London Observer writer Jay Rayner gave Hoving credit for a story well told: "The book is at its most enjoyable when he is recounting the detective work that led to the uncovering of great fakes." Likewise, Washington Post correspondent Philip Kopper described False Impressions as fascinating: "Hoving is best when writing about things and people he knows and likes. Consequently there is gold here." Kopper went even further to wryly suggest its validity as an excellent reference book for art collectors and art students but added, "When [False Impressions] finds its place on the shelf as the text for Art Fakes 101, let it be without the jacket's clowning pictures that telegraph the author's posturing prose inside. For that is not where this informing book's value lies."

Hoving's Greatest Works of Art of Western Civilization was published in 1997. What makes this standard oversized coffee-table book of art different is that the artworks featured are handpicked by Hoving himself, presenting them as "the ones that changed my life. . . . All I cared about were my reactions and whether they mirrored the power, the mystery, and the magnetism of the works themselves." Library Journal contributor Eric Bryant wrote that Hoving's annotations accompanying each work of art, outside of a one-page introduction, are "brief, often gossipy commentaries." Bryant also noted that while many of the 111 works have been featured in other books, many are surprises, and further implies that Hoving's name as the former director of the Metropolitan Museum of Art in New York should be ample justification for examining Greatest Works.

The personal computer era spawned a number of books "for dummies," and eventually the series spilled into other areas of expertise, from wine and book collecting to art appreciation. Thus it was that Hoving was asked to pen Art for Dummies: A Reference for the Rest of Us!, a book that introduces general readers to art history, collecting art, evaluating talent, and visiting museums. As a Town and Country reviewer put it, the author "revels in the opportunity to demystify art without denigrating it." Library Journal contributor Douglas F. Smith also found the work "delightful," concluding that it that it is a "terrific book for students. . . and old hands alike."

In a Contemporary Authors interview, Hoving responded to questions about his career and his work as an author of books. When asked how he writes he answered, "Very fast. . . . I write in longhand—anywhere, on planes, in cars. Then a secretary types it up. Tutankhamun took just two drafts, whereas letters can sometimes take up to twelve drafts." Contemporary Authors asked Hoving what art writers he admired, and his answer was sure and succinct, "Longhi, Max Friedlaender, Krautheimer, and Panofsky." While he felt Kenneth Clark's Civilisation to be admirable in the main, Hoving accused Clark of omitting Germany "almost entirely." Since his departure from the Met, Hoving has enjoyed working as editor of Connoisseur magazine, performing management consulting with his business partner/wife Nancy, sitting in as columnist of "Happenings" for Museums, New York, and reporting and interviewing on the American Broadcasting Company's (ABC) news program 20/20. Hoving once told CA: "I thoroughly enjoy it. . . . [All] these activities go to support my writing, which I like better than anything."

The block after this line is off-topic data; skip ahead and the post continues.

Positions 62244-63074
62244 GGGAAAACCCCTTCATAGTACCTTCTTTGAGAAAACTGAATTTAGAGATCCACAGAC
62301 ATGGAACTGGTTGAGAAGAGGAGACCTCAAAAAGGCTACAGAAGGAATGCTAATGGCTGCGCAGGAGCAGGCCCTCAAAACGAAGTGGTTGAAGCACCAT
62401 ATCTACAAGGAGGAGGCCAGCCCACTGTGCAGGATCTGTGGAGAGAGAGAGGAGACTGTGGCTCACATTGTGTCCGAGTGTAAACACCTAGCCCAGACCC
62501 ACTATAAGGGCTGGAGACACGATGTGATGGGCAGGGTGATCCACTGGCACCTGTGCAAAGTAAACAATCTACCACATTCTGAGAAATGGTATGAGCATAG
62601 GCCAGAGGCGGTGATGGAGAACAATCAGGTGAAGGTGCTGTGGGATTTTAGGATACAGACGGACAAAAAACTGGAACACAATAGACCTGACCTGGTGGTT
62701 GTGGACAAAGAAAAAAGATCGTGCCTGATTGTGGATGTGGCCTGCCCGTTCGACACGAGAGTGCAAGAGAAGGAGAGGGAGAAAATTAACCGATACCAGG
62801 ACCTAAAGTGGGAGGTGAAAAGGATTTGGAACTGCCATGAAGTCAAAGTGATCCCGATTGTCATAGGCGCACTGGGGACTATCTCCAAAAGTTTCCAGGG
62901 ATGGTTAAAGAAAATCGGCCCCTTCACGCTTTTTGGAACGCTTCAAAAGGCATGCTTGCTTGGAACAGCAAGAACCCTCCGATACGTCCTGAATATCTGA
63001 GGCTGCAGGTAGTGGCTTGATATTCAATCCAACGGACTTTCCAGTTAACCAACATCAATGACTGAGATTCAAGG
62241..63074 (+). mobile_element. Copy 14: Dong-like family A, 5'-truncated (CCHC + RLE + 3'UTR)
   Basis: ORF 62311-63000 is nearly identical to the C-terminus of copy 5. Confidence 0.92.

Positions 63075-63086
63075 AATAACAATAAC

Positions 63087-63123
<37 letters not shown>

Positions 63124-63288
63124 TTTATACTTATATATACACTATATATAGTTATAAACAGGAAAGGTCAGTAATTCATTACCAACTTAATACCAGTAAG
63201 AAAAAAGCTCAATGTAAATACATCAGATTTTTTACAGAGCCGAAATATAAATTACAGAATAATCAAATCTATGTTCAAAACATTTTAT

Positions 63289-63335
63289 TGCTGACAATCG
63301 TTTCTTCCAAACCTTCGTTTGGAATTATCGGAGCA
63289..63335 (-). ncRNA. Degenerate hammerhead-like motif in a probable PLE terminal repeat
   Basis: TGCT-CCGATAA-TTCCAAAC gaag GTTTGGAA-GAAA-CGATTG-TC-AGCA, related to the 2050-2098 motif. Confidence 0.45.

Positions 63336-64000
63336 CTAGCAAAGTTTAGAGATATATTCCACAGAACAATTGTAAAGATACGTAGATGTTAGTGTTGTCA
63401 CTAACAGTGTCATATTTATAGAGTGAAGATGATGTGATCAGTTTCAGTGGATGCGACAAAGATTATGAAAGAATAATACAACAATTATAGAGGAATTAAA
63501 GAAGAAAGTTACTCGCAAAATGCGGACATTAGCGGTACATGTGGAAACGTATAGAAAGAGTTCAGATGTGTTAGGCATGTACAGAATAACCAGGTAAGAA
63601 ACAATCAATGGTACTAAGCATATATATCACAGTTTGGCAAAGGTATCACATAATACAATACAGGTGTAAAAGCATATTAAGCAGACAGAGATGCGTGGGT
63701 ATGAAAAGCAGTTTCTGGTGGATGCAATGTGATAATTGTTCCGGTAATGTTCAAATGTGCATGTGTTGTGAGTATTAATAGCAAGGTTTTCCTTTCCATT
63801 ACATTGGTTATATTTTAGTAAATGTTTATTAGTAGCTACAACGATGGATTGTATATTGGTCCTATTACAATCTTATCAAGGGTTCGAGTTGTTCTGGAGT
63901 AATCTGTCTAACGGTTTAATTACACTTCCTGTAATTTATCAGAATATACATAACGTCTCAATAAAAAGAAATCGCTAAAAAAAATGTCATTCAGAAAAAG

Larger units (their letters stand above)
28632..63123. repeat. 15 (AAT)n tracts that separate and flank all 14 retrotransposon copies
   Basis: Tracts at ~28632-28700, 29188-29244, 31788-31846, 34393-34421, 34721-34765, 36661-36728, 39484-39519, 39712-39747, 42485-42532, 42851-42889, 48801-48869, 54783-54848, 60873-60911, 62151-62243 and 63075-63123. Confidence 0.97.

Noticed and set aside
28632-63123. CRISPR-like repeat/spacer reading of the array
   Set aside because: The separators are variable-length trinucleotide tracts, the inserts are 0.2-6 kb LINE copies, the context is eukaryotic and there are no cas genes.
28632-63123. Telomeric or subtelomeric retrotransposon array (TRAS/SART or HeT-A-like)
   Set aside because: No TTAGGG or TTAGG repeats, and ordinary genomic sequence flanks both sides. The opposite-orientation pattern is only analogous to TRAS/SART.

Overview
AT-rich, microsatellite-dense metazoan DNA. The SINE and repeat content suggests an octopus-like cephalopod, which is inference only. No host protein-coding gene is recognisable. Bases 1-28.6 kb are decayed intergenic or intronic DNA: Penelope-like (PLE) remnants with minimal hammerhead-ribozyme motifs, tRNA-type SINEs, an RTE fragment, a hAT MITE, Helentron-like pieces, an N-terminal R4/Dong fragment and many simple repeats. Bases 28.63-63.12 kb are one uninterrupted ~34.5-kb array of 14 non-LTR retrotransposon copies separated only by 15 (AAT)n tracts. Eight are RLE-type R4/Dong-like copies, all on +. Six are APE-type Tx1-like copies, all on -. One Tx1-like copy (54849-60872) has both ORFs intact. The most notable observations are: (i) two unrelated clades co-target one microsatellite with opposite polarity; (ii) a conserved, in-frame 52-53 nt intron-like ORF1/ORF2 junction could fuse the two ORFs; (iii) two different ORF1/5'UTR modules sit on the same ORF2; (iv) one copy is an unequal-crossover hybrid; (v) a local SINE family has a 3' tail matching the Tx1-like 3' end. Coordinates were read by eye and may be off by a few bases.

For a previously published interview, see entry in Contemporary Authors, Volume 101.



Hess, John L., The Grand Inquisitors, Houghton Mifflin (Boston, MA), 1974.


America, May 15, 1982, p. 387.

American History Illustrated, November, 1987, p. 10.

Art in America, June, 1986, p. 18; June, 1986, p. 28; January, 1987, p. 19.

ARTnews, March, 1993, p. 60; January, 2000, Milton Esterow, review of Art for Dummies: A Reference for the Rest of Us!, p. 124.

Atlantic, January, 1982, p. 88.

Atlantic Monthly, June, 1996, p. 126.

Booklist, November 1, 1992, p. 466; May 1, 1996, p. 1481; December 15, 1997, Donna Seaman, review of Greatest Works of Art of Western Civilization, p. 677.

Business Week, February 1, 1993, p. 13; June 3, 1996, p. 15.

Chicago Tribune Book World, October 22, 1978.

Connoisseur, January, 1982, p. 1.

Cosmopolitan, December, 1981, p. 22.

Economist, January 23, 1993, p. 83.

House Beautiful, January, 1982, p. 33.

Insight on the News, February 8, 1993, p. 22.

Library Journal, November 1, 1992, p. 83; May 15, 1996, p. 57; October 15, 1997, Eric Bryant, review of Greatest Works of Art of Western Civilization, p. 58; October 15, 1999, Douglas F. Smith, review of Art for Dummies, p. 66.

Nation, February 8, 1993, p. 166.

National Review, December 11, 1981, p. 1496; March 1, 1993, p. 65.

New Republic, April 12, 1993, p. 36.

New York, December 7, 1981, p. 61.

New Yorker, February 8, 1993, p. 106.

New York Review of Books, March 4, 1993, p. 8.

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New York Times Book Review, November 12, 1978; January 3, 1993, p. 1; May 19, 1996, p. 20.

People Weekly, October 26, 1981, p. 32; December 1, 1986, p. 20.

Publishers Weekly, May 8, 1987, p. 60; June 16, 1989, p. 57; June 21, 1989, p. 58; November 23, 1992, p. 45; February 26, 1996, p. 90; June 19, 2000, review of The Art of Dan Namingha, p. 74.

Time, November 16, 1981, p. 141; September 1, 1986, p. 85.

Town & Country, September, 1999, "Opening Your Eyes," p. 110.

U.S. News and World Report, August 13, 2001, Andrew Curry, "Medieval Questions," p. 47.

Washington Post Book World, November 26, 1978.

Wilson Library Bulletin, January, 1982, p. 385.


New York Metro Web site,http://www.newyorkmetro.com/ (February 21, 2003), interview with Hoving.*

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Hoving, Thomas (Pearsall Field) 1931-